James Hillman: Jungian, iconoclast, philosopher and wizard

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James Hillman on Curing the Puer, from "Senex & Puer" www.DepthVideo.com

Its imperiousness, its shameless elitism—the very things we love to love about the New York Times can just as often make me spitting mad. And this time it’s the NYT’s obituary of James Hillman, which calls him “a charismatic therapist and best-selling author whose theories about the psyche helped revive interest in the ideas of Carl Jung, animating the so-called men’s movement in the 1990s and stirring the pop-cultural air.”

So-called men’s movement? Stirring the pop-cultural air?

Am I over-reacting, or does that sound snarky?

And who am I—a pipsqueak journalist, from western Canada, no less—to argue with the Gray Lady?

In my view, James Hillman was among the most important American thinkers of the second half of the Twentieth Century. So there! He was a Jungian analyst, theorist, philosopher, author, mentor, mystic, lecturer, visionary, and enthusiastic gadfly. By turns brilliant and obscure, his presence in the lecture hall is hard to describe.

You just had to be there. And I was, on two occasions.

The first was a retreat in Cambridge, Massachusetts with his co-conspirators poet Robert Bly and storyteller Michael Meade. 700 men gathered for two and a half days to unfold “The Water of Life,” one of the Grimm’s Fairy Tales. I had just returned from my first trip to Russia, so I think this must have been in the late spring of 1990, which felt important to me because I had been deeply in the archetype of Mother Russia (an archetype whose fierceness survived the Soviet years) and now I was surrounded by men embodying a German story. And in both cases, I wasn’t really sure what the hell I was doing there.

I was very uncomfortable. That much was clear to me.

And I knew something important was going on—in and around me—though I’m still hard-pressed to say exactly what. A felt sense of something in me opening or arising. A gathering of men around me (something I quite simply could not have imagined possible, much less desirable). A deep dreaming and a simultaneous awakening.

I experienced the luminosity of my imaginal world and its connection to history, legend, and the present moment.

Heavy stuff, eh? But you have to understand how hard we all laughed at ourselves and the world, even as we were in awe of the story itself. Even as we were in deep grief. Even in outrage, there was a line of pure zaniness in the men. On stage and all around the auditorium.

See what I mean? You had to be there.

The thing I remember most vividly about James Hillman is how he’d get carried away by his own thinking. A true flight of fancy. Until Bly or Meade would shout something like, “Come back to earth, you pedantic old fool,” and rein him back in.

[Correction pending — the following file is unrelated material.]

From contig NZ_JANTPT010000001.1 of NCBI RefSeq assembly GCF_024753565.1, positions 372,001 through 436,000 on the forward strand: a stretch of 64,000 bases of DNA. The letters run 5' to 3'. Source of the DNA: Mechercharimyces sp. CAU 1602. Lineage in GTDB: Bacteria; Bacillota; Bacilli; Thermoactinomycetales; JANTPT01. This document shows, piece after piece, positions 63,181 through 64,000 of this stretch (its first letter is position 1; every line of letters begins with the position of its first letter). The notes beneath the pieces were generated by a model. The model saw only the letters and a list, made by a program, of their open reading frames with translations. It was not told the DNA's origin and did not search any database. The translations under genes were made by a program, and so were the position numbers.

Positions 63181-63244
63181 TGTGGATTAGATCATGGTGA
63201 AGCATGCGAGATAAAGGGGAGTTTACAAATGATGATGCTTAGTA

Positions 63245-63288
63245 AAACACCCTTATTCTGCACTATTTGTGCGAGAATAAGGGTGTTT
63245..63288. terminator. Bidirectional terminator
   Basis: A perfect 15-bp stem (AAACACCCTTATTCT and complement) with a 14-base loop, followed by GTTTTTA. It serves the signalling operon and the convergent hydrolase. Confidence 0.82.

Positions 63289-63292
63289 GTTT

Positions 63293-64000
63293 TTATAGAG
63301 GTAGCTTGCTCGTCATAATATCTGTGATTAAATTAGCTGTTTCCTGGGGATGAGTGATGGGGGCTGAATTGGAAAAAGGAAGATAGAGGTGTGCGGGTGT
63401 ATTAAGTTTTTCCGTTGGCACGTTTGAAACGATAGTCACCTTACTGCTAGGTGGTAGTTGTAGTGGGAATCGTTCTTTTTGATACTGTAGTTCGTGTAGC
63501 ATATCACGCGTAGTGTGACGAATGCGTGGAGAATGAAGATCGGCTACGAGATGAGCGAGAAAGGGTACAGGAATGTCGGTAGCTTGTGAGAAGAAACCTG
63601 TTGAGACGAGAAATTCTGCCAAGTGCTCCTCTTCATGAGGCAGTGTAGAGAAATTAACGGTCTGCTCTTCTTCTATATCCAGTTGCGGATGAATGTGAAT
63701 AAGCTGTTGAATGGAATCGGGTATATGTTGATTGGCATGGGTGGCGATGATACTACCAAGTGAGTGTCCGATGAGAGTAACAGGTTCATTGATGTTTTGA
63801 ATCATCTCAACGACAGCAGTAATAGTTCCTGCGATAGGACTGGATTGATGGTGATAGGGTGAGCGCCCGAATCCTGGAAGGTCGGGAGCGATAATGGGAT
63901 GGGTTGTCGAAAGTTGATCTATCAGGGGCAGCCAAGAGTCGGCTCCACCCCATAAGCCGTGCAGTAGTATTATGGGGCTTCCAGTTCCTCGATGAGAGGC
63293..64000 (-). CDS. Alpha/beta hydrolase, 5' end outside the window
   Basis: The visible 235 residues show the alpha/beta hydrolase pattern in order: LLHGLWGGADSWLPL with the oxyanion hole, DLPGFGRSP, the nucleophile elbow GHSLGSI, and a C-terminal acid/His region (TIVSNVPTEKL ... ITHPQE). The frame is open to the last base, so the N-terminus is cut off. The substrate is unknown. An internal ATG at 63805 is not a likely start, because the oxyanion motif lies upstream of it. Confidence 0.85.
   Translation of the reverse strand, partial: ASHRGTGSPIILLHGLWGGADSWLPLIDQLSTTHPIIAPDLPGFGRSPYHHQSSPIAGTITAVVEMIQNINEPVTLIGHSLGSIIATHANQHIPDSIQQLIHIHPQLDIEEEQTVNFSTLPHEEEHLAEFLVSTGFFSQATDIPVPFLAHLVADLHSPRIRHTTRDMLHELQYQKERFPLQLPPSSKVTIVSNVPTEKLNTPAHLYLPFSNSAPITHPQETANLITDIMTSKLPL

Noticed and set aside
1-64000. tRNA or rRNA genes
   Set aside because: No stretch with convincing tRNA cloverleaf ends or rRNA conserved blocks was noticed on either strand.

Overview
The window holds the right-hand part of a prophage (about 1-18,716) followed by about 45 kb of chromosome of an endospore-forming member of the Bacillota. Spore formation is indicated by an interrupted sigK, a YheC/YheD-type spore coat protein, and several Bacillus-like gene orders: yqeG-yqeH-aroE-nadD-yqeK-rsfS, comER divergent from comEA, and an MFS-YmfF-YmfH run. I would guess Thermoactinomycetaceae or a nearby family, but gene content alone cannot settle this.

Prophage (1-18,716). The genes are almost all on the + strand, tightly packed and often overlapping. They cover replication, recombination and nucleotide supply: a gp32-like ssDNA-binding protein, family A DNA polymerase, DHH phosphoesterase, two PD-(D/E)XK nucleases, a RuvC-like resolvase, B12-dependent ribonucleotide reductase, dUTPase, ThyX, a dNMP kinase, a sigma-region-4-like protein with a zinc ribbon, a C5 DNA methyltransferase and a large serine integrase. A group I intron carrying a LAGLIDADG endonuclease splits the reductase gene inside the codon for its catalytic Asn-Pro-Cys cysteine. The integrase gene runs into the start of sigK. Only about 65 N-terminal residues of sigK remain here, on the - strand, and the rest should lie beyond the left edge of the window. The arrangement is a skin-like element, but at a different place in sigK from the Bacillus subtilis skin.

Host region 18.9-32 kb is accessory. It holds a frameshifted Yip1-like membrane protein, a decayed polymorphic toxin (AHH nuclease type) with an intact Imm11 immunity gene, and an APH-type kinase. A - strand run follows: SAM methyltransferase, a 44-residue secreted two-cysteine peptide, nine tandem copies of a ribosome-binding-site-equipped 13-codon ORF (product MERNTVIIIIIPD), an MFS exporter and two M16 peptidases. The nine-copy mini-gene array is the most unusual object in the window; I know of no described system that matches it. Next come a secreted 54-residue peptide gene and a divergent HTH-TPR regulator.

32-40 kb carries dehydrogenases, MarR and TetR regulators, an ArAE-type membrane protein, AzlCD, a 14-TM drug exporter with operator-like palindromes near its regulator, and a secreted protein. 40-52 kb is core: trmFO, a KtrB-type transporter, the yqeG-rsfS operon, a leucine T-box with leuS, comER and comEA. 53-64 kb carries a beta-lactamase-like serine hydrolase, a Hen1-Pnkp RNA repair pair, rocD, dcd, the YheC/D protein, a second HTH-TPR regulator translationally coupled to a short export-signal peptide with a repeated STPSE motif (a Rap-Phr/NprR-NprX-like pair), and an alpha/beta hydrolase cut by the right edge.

Which gave rise to a spontaneous insult-hurling competition, each insult longer and more bodacious than the one before, until everyone was laughing so hard, it was almost impossible to tell who won.

A few years later, I drove up to Bowdoin College in Brunswick, Maine, to hear Hillman lecture for two hours on the colour blue.

Don’t ask me what he said. I have no idea. And yet it was one of the more memorable talks I’ve ever heard. It was the atmosphere he created, the quality of feeling, the wide range of thought and association. Charged, pyrotechnic, astonishing every bit as much for the thoughts and feelings his talk engendered in us, as the line of thought he was following in himself at the moment.

Indeed James Hillman seems the very incarnation of Ralph Waldo Emerson’s idea of “Man Thinking” described in his 1837 address “The American Scholar.”

“Him … the past instructs; him the future invites,” writes Emerson.

“The office of the scholar is to cheer, to raise, and to guide men by showing them facts amidst appearances. He plies the slow, unhonored, and unpaid task of observation.”

And elsewhere in the essay:

“Free should the scholar be, - free and brave. Free even to the definition of freedom, ‘without any hindrance that does not arise out of his own constitution.’ Brave; for fear is a thing, which a scholar by his very function puts behind him.”

Fearless, James Hillman certainly was, and irreverent when it came to his own profession, as evidenced by the book he co-authored with Michael Ventura: We've Had a Hundred Years of Psychotherapy—and the World's Getting Worse.

When it came to myth, imagination, and the resilience of the human psyche, however, Hillman was in deep and respectful wonder.

A wonder he was able to instill in us all.

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